Hello all. I’m not an experienced sound programmer so excuse my ignorance.
I always thought hardware storage / playback of wave data would have the lowest latency. I was reading the FMOD docs last night though and remember reading a section that said in some cases, due to poor sound driver coding, software mixing can have lower latency.
I’m currently writing a realtime quantizer for a game (sound playback due to in-game actions are synchronized to eighth notes or quarter notes, for example) and thus would like playback to have the least latency possible so the quantized sounds are on beat.
Is there any hard and fast rule for which type of mixing I should be using? Or any good way of measuring in code what the latency is from the time of a playback call to the time the sound starts coming out of the speakers?
I’d appreciate any help, thanks.
- Guile0 asked 12 years ago
I’m still in research mode right now so I’m less worried about other users. Now I’m curious about ASIO – I hadn’t heard of it until you mentioned it. After looking it up, is it easy to harness it via FMOD or does it require extra programming to use that interface?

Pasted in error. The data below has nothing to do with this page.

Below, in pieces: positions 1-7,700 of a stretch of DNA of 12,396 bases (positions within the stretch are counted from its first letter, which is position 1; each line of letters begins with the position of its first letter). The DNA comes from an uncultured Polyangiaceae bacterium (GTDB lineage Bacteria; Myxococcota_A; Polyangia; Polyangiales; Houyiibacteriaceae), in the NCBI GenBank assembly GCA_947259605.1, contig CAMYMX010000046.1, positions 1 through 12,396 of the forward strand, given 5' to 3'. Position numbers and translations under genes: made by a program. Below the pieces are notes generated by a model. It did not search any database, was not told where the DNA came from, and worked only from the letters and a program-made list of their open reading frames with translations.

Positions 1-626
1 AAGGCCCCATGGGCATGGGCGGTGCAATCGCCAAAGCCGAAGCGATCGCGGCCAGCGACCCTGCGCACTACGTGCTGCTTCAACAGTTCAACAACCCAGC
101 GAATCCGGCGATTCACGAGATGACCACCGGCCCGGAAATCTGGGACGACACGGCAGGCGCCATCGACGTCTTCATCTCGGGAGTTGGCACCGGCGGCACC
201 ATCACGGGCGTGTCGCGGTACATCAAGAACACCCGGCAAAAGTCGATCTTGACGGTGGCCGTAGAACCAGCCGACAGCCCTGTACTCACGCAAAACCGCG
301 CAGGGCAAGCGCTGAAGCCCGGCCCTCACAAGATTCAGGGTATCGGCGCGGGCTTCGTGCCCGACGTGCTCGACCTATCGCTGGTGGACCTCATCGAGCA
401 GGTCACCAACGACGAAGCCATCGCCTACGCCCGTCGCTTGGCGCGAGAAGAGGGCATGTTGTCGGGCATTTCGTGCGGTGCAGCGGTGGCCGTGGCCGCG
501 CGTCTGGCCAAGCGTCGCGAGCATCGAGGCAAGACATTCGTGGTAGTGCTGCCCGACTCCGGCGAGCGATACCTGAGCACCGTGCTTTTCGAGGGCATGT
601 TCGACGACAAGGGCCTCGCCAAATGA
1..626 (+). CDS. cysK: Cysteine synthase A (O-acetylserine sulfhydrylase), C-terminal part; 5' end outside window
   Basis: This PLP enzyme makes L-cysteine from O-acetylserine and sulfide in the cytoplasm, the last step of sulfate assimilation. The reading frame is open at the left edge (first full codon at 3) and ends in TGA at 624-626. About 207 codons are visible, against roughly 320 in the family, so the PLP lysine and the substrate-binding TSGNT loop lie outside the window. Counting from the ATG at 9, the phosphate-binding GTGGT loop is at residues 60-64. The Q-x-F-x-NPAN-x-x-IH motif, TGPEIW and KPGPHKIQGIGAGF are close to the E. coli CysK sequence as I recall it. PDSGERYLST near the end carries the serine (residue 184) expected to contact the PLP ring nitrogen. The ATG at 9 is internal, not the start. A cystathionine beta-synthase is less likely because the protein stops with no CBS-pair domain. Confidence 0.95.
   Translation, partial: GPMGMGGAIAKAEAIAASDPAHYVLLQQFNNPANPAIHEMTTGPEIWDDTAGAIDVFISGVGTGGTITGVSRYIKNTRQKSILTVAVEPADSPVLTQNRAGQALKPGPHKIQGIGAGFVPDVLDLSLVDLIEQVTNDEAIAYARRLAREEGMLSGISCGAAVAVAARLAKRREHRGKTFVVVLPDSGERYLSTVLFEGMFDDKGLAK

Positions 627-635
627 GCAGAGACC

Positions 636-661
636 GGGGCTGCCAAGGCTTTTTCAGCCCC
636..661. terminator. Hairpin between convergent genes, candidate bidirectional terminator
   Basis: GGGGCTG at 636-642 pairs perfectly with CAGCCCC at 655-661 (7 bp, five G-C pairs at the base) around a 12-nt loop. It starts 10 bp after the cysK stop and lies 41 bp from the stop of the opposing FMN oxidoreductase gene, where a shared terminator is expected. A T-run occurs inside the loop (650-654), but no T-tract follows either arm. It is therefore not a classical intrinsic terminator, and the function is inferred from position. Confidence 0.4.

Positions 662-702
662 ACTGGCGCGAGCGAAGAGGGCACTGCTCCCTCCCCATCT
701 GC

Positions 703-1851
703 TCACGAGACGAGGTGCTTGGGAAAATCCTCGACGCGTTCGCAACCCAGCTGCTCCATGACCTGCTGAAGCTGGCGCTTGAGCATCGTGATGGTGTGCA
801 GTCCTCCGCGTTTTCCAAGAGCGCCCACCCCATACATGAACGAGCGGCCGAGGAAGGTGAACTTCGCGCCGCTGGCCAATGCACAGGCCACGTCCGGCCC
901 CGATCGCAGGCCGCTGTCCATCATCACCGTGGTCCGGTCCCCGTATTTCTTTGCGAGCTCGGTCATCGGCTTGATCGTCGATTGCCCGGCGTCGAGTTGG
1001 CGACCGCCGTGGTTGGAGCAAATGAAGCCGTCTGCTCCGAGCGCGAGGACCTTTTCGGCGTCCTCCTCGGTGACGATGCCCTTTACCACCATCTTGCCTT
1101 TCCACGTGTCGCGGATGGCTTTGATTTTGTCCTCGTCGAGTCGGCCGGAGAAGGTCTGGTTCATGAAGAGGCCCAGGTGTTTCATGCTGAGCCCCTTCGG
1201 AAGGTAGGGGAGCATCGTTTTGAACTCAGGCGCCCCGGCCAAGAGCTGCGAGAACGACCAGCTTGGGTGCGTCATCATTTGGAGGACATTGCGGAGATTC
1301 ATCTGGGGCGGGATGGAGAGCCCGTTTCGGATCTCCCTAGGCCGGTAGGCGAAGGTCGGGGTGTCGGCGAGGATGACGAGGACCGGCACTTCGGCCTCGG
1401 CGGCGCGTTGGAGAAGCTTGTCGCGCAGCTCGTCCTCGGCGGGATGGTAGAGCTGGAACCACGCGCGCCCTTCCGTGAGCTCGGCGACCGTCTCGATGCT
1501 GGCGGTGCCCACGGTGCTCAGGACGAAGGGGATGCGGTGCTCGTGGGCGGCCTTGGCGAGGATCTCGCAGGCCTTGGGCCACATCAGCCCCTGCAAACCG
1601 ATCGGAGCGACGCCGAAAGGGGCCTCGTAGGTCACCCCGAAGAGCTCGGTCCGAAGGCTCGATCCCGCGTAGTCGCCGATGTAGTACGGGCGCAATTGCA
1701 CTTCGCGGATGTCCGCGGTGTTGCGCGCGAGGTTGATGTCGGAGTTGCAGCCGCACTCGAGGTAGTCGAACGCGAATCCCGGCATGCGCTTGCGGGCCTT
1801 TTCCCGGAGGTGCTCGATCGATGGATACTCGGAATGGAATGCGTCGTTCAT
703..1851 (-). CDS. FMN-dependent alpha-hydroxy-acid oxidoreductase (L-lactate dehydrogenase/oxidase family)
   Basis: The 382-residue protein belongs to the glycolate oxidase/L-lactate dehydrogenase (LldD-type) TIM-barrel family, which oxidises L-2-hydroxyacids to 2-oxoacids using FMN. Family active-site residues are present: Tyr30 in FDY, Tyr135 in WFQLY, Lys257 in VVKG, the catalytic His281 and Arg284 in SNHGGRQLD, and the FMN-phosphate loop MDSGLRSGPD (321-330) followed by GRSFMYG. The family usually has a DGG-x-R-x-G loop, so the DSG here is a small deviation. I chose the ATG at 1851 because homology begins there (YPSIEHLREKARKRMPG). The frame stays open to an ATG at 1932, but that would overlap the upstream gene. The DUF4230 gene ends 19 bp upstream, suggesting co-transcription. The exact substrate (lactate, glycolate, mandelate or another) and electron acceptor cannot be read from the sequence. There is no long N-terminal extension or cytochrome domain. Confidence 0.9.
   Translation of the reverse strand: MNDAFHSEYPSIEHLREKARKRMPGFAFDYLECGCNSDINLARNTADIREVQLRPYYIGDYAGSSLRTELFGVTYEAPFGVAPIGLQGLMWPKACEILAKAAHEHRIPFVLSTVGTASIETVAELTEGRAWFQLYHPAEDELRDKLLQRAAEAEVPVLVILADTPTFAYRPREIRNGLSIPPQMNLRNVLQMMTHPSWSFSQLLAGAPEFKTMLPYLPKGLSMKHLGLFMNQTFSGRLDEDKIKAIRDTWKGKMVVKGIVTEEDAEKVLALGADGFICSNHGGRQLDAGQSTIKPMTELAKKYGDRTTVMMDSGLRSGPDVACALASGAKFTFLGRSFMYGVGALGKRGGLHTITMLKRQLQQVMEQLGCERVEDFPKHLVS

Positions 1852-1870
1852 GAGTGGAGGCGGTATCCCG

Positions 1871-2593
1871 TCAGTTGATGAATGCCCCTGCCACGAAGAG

- Guile0 answered 12 years ago
yes if it was ASIO, everyone would have to have asio compatible soundcards and drivers, which is definitely not mainstream. A user has to go to effort to install asio (if it exists) instead of it just being present when you install standard drivers.
FMOD_HARDWARE is probably lower latency for you if you are using dsound output. Latency is controllable with FMOD_SOFTWARE using System::setDSPBufferSize but that can lead to crackling if you set it too low.
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